A Single-blind Study of Pulse Oximetry in Children. By CJ Coté, EA Goldstein, MA Cote, DC Hoaglin, and JF Ryan. Anesthesiology 1988; 68:184–8. Reprinted with permission.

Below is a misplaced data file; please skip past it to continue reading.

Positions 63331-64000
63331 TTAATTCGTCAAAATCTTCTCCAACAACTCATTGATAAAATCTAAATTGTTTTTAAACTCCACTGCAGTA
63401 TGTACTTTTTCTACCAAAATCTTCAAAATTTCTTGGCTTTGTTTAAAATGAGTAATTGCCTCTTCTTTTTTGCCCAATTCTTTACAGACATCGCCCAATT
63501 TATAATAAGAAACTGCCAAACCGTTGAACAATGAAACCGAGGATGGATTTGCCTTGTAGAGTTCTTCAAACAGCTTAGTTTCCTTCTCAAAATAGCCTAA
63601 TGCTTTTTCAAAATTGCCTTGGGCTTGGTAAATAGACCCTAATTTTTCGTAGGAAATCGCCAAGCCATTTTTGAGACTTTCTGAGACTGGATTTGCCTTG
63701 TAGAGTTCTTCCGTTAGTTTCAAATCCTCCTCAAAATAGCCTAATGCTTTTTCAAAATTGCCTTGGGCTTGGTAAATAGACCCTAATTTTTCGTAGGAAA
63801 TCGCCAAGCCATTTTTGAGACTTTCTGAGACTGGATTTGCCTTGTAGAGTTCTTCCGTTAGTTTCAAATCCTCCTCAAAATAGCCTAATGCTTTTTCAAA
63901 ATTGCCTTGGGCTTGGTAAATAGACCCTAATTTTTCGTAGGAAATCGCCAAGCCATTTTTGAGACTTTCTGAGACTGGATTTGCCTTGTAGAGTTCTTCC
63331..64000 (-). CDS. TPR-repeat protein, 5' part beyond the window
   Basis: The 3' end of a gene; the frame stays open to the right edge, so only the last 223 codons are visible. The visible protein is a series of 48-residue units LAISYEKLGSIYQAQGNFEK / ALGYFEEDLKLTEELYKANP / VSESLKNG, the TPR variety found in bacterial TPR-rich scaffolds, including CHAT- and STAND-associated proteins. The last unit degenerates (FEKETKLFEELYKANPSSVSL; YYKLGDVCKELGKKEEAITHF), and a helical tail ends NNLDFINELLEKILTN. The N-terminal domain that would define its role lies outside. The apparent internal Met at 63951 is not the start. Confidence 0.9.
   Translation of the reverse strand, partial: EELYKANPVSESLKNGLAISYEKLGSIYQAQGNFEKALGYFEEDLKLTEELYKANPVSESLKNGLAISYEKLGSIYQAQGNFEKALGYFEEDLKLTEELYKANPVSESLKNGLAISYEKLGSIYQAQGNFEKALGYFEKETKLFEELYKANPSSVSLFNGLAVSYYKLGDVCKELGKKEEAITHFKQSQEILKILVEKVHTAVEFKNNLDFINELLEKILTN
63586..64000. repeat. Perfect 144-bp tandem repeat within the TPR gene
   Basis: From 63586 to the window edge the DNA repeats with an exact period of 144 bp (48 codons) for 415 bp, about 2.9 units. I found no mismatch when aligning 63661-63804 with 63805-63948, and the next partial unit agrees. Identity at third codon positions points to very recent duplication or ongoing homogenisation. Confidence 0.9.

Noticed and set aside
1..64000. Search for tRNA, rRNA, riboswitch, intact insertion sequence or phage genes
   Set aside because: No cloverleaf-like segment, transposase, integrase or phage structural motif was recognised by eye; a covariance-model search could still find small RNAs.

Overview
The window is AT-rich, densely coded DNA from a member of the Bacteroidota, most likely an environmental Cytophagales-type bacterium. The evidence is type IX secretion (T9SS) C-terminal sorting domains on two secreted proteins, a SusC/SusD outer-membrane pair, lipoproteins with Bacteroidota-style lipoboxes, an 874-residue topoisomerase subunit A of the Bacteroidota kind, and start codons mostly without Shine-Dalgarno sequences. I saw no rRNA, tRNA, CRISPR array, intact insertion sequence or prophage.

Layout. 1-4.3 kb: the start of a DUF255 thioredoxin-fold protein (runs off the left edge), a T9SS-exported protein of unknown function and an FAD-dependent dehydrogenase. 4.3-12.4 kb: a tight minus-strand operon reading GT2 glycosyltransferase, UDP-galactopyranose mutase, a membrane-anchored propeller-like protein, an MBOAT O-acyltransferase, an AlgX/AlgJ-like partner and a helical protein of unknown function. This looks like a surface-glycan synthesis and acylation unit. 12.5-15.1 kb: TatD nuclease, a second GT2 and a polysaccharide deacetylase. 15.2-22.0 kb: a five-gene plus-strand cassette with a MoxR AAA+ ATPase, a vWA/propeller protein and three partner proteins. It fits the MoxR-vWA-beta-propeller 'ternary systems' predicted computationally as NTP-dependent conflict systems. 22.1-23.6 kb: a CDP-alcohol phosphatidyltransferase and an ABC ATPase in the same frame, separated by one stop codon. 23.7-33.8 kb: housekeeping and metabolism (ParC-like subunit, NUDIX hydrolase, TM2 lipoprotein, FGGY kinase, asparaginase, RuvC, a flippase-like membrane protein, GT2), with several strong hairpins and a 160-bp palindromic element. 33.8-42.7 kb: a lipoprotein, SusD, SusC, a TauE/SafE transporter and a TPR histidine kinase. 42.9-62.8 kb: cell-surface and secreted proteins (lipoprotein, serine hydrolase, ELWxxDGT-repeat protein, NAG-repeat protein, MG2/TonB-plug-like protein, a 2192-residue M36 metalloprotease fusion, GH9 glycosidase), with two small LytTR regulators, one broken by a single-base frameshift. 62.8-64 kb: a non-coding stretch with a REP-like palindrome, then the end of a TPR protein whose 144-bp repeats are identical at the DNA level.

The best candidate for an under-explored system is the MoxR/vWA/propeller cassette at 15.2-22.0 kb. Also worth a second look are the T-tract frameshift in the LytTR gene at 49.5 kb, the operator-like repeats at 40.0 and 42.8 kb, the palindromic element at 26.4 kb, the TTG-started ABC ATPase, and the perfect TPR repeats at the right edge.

Oxygen saturation determined by pulse oximetry was monitored in 152 pediatric surgical patients divided into two groups. In one group, the oximeter data and alarms were available (N = 76) to the anesthesia team, and, in the other group, these data were unavailable (N = 76). A trained observer recorded all intraoperative hypoxic episodes and informed the anesthesia team of all major events (i.e., oxygen saturation 85% or less for 30 s or more; Pao2, approximately 52 mmHg). Thirty-five major events occurred: 24 in the unavailable group, and 11 in the available group (P = 0.021). A greater number of major events occurred in children 2 yr or younger (P = 0.013). Hypoxic events diagnosed by the oximeter, but not by the anesthesiologist, were more frequent in the unavailable group (13) than in the available group (5; P = 0.0495). American Society of Anesthesiologists (Schaumburg, Illinois) Physical Status III and IV patients were more likely to suffer a major event (P = 0.009 available, 0.006 unavailable). The pulse oximeter diagnosed hypoxemia before the signs and symptoms of hypoxemia were apparent (i.e., before observed cyanosis or bradycardia). Major hypoxic events were unrelated to duration of anesthesia. Major events were evenly distributed among induction, maintenance, and awakening from anesthesia; a greater number of hypoxic events occurred during induction in the unavailable group (P = 0.031). No morbidity was documented in any patient who suffered a hypoxic event. More patients experienced borderline oxygenation in room air at the end of anesthesia (90% saturation or less) in the unavailable group (12 of 60) than in the available group (3 of 57; P = 0.009). The authors conclude that pulse oximetry, in contrast to changes in vital signs, does provide an early warning of developing hypoxemia in anesthetized children.